Vibha had to wake up when the tingling in the stomach went unbearable. She was in slumber and did not want to get up. But when the hands of the clock started dancing in front of her closed eyes, she had no choice than to get up. She came out of the bedroom, tying the knot of her long hair with a heavy head feeling.
“Oh, why did you get up so late today ? Anyway, quickly freshen up and drive us to the bus stand,” her mother-in-law said. Startled, Vibha realized that her in-laws had planned to go to Vari, the annual pilgrimage to Pandharpur in Maharashtra. It was their yearly ritual, which they had continued since the family shifted to Ahmedabad. Her mother-in-law had reminded her of this trip two days before. But Vibha forgot it as she was terribly busy in her office. She was the in-charge of regulatory affairs. An inspection of the laboratories and the manufacturing unit in her organization was going on that week. For a pharmaceutical firm, a USFDA inspection is vital. To add to her woes, she was pregnant for eight months. She had to finish the work at the office for a planned extended leave as well. Naturally, she was very occupied at the office and forgot about this plan. But now she was angry with herself.
“Sorry, Aai (mother). I completely forgot about your trip. I was not feeling well since midnight. Got some sleep only in the morning. Where is Mahesh?” she asked about her husband.
“He has already left for the Gym. You know very well how less he stays at home. Don’t even think that he might remember our plan. But, look at you! Your generation is very impatient…. making tantrums for the morning sickness. I have delivered five children in my life. But never complained about house chores….” She had to stop because of the doorbell rung. Their younger son, Ganesh, was standing at the door.
“Good, you are ready! Your bus is scheduled for 9.30. I have to go to Surat for some office work today. I will accompany you up to Surat. Vahini, please make me a cup of tea. I will get ready soon.” Vibha sighed a relief as he handed the milk pouches to her.
She put on the milk for boiling, forgot about the domestic trifles, and started worrying about her pending work at the office.
She was the second daughter of her parents. She had an elder sister and a younger brother. Her father, a clerk in a government office at a small town like Karad in Maharashtra, loved her the most, for she was a brilliant child since childhood. Due to sheer intelligence and hard work, she studied up to postgraduate in the government pharmacy college in the town. Immediately, she bagged an excellent job at Pune. Unfortunately, her father died that year of a severe heart attack. Her elder sister and her husband were lecturers in a Pune College, making it easy to stay and work at Pune. After her father’s demise, they both found a bridegroom for her. She came to Ahmedabad after marriage with Mahesh. He was working in a pharmaceutical firm at Ahmedabad. She was able to get a transfer in the Ahmedabad unit of her organization. An intelligent, hardworking, and soft-spoken woman, she rose to the head of the regulatory affairs department in a short span.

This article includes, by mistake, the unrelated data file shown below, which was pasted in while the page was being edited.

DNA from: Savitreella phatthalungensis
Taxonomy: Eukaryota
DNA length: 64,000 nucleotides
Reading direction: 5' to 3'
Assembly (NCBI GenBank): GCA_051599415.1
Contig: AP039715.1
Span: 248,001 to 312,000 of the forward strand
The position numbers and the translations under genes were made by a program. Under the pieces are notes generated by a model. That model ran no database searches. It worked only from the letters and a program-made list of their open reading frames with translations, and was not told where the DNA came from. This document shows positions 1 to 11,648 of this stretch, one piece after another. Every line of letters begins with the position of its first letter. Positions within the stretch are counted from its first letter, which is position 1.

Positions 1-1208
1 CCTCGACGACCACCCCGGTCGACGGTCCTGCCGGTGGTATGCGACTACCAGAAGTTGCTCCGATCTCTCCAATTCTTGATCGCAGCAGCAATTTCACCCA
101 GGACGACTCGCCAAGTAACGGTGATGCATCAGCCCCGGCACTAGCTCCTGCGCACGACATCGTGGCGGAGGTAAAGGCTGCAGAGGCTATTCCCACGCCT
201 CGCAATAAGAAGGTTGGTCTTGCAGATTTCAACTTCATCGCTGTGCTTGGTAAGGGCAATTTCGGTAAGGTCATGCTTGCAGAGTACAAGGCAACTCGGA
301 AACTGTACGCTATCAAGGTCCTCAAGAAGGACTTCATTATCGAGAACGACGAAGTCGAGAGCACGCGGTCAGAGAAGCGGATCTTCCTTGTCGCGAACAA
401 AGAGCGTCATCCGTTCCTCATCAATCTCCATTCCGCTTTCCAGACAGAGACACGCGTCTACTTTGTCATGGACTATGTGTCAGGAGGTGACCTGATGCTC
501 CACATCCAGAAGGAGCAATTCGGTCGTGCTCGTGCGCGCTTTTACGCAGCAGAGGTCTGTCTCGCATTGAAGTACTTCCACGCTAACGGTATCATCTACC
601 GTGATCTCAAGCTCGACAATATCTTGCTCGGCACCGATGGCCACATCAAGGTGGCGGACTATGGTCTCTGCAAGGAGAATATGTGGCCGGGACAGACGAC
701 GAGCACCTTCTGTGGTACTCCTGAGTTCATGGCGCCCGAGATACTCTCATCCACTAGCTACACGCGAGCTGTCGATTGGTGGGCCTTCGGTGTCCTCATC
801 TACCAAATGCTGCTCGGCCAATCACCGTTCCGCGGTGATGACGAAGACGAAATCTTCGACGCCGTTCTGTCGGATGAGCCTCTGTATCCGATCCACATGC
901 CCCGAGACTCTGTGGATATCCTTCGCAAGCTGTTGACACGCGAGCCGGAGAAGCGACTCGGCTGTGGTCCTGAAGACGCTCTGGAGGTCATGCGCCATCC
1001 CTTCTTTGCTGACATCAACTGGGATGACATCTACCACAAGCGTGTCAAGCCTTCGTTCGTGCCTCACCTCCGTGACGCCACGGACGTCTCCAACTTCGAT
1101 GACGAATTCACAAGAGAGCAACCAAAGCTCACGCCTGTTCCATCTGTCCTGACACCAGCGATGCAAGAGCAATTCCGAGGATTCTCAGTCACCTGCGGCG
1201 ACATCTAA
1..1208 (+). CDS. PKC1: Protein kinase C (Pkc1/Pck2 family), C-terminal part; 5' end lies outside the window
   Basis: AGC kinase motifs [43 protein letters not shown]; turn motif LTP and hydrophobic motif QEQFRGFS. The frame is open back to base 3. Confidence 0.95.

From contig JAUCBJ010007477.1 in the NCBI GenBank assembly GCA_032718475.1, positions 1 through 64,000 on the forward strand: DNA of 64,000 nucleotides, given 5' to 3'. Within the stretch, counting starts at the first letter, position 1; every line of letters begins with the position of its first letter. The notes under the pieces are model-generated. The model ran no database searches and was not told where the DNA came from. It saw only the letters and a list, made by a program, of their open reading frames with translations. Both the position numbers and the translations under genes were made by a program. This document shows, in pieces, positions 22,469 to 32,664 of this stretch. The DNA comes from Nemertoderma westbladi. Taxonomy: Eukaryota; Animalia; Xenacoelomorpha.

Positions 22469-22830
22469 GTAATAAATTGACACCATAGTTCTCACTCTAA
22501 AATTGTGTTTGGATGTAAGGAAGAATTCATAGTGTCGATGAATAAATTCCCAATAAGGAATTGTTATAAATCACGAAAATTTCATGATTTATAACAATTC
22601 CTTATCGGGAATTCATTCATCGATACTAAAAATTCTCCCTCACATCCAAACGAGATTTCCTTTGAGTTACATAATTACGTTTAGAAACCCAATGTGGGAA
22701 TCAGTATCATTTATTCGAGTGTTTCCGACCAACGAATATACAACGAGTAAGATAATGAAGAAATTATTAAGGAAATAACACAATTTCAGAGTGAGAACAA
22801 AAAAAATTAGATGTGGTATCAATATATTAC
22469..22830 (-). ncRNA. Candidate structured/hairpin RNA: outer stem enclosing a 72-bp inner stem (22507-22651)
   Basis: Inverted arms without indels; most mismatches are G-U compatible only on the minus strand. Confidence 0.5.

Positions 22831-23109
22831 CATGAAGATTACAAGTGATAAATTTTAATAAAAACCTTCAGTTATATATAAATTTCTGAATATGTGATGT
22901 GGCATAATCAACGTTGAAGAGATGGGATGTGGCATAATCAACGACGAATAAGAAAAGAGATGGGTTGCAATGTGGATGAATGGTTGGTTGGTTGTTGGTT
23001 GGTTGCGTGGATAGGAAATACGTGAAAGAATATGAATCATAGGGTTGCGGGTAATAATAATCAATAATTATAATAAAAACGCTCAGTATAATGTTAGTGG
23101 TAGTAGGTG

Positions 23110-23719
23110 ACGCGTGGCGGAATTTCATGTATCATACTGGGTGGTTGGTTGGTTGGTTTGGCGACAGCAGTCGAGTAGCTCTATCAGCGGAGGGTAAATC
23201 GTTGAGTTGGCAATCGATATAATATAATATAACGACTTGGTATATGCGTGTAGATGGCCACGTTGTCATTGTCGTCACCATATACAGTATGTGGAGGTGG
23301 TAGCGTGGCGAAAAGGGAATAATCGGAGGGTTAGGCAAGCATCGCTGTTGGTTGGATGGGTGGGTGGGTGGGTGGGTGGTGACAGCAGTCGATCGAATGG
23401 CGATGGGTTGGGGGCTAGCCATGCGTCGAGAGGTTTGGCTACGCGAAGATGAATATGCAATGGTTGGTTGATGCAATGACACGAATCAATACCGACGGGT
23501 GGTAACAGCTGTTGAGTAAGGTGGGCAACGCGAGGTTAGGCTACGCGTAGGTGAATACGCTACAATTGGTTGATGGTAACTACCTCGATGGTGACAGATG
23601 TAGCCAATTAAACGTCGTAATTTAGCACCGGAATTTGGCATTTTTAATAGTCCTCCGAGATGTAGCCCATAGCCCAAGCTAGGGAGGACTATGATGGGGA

Mahesh was also a postgraduate in chemistry. He hailed from a small town in Ahmednagar district in Maharashtra. He came to Ahmedabad for the job, and later his brother –Ganesh- also joined him in Ahmedabad. Their parents sold the small farmland and joined the two brothers at Ahmedabad. Mahesh was a mediocre guy with no ambition for life. In the first years of the marriage, Vibha tried to persuade him to strive for growth in his career. But he never paid her heed. He was happily counting the money that she earned. At last, Vibha accepted life the way it was.
Vibha finished her morning chores like a machine, but her uneasiness did not cease. Finally, she spoke to Mahesh,” Can we go to Doctor today? I am feeling very uneasy.” “ We will go in the evening, I am already late.” He said and left hurriedly.
She reached the office and did not get any time to think till lunch hours. After lunch, however, she was not able to sit in the chair. Finally, she informed her colleagues and boss and left for the hospital herself driving herself. As she reached the reception, the pain started. “Ben, sathe koi nathi?” (Sister, nobody accompanied you?), the nurse asked. Vibha suddenly realized that she was all alone there. She called Mahesh, but he was not reachable. He was in a manufacturing unit, which did not allow mobile phones. She kept a message for him at his factory’s office and send quick texts to her sister.
Fortunately, everyone at the hospital knew her. The Doctor saw her condition and took her on the operation table.
When she regained consciousness, she faintly heard Mahesh calling someone to give the good news. She somehow organized herself and looked at the small pink girl wrapped in cloth. For a moment, she was ecstatic, looking at her living creation!
The next moment, she remembered a story that she read long back. A pregnant tribal woman in that story delivers while coming back from the forest collecting firewood. Being untouchable, she could call nobody for her help. Finally, she breaks the placental cord with a stone, wraps the newborn child in the banana leaves, and carries her home in a bamboo basket on her head. Her father-in-law, while leaving for pilgrimage in the morning, had comforted her. He said, “ Sunbai (daughter in law), you still have time. We will be back in a week. Don’t worry, Vitthal (Lord Vitthal of Pandharpur) will take care of you. Believe in him.” Vibha remembered the story and these words. She thought whether God cares or not, in any era, a woman has to fight her war and bear her woes all by herself.